After serving as the associate curator of American art at the Dallas Museum of Art (DMA) for nearly eight years, Sue Canterbury has been named The Pauline Gill Sullivan Curator of American Art. She will take on official leadership of the department, where she will continue to steward the Museum’s extensive collection of American art through acquisitions, exhibitions, and scholarship.
“Sue has significantly broadened the range of her projects and stimulated the American Art department’s development,” said Dr. Agustín Arteaga, The Eugene McDermott director.
Prior to her arrival in Dallas in 2011, Canterbury was the associate curator in the Department of Paintings at the Minneapolis Institute of Arts for 13 years. She has extensive knowledge of late 19th- and early 20th-century American art and the role of transatlantic exchange between the art centers of Europe and the United States. Earlier, she worked as an assistant curator at the Sterling and Francine Clark Art Institute in Williamstown, Massachusetts.
The DMA’s collection of American art includes paintings, sculptures, and works on paper spanning three centuries and encompassing the United States and Canada.
During her tenure as Associate Curator, Canterbury also oversaw the collections of Spanish Colonial and modern Latin American art, which will now be overseen by the new Jorge Baldor Curator of Latin American Art, once appointed.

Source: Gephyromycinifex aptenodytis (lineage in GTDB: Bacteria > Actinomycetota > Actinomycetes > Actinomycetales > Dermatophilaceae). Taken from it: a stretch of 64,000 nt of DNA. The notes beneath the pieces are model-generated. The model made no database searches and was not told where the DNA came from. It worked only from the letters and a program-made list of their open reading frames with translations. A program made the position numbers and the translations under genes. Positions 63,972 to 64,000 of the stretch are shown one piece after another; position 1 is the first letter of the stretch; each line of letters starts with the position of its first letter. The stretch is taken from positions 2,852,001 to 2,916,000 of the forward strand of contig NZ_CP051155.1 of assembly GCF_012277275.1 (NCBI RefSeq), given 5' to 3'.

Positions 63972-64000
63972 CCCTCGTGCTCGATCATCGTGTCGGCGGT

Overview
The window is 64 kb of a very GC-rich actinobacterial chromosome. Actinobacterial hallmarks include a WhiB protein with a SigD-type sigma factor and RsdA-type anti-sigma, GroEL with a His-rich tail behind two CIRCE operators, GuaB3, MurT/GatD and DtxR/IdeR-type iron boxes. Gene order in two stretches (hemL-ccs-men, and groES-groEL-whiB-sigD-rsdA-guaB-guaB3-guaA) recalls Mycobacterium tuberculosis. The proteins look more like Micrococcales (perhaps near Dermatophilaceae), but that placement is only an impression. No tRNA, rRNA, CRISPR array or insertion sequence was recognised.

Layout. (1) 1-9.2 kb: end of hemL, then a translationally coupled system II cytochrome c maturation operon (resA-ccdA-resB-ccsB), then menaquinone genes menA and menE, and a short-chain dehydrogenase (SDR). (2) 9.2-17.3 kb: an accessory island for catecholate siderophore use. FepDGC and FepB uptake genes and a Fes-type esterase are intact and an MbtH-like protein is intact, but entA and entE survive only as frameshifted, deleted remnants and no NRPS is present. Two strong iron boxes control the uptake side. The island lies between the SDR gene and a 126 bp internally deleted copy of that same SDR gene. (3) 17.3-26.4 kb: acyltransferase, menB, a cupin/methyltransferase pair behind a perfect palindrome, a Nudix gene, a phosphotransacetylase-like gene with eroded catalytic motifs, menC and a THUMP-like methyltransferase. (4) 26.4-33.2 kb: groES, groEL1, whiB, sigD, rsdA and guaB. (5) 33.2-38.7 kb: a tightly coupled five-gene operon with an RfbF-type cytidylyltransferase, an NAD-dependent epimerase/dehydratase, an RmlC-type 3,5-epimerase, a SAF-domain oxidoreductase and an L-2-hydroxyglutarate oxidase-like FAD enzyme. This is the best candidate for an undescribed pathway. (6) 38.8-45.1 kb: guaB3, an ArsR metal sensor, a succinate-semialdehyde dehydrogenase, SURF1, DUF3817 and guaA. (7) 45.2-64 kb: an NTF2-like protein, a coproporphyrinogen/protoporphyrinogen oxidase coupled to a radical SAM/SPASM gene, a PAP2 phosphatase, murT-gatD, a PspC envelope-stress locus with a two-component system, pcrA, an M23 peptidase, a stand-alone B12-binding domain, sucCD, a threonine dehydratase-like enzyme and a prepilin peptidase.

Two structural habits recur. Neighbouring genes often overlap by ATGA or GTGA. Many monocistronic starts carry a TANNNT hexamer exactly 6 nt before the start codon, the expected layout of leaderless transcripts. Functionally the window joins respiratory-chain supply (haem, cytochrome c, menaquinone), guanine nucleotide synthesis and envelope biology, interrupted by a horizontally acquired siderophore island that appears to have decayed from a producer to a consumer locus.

In August 2017, she oversaw the inauguration of the Museum’s Tower Gallery as a space devoted to the presentation of modern art from Mexico and South America. In that same year, upon the completion of the conservation treatment of seven rare mural paintings by Edward Jean Steichen (1879–1973), an artist known most notably for his photography, Canterbury developed the first museum exhibition devoted to the exploration and interpretation of the series in Edward Steichen: In Exaltation of Flowers (1910–1914).
Canterbury also led the Dallas presentations of the nationally touring exhibitions Cult of the Machine: Precisionism and American Art (2018), Visions of America: Three Centuries of American Art (2017), Irving Penn: Beyond Beauty (2016), Loren Mozley: Structural Integrity (2013), Hopper Drawing: A Painter’s Process (2013), and Youth and Beauty: Art of the American Twenties (2012).
“In acknowledgment of her hard work and original research, it is my great pleasure to promote her to full curator. I know this will spark continued growth in the scope of her projects and cultivation of local collectors,” said Arteaga.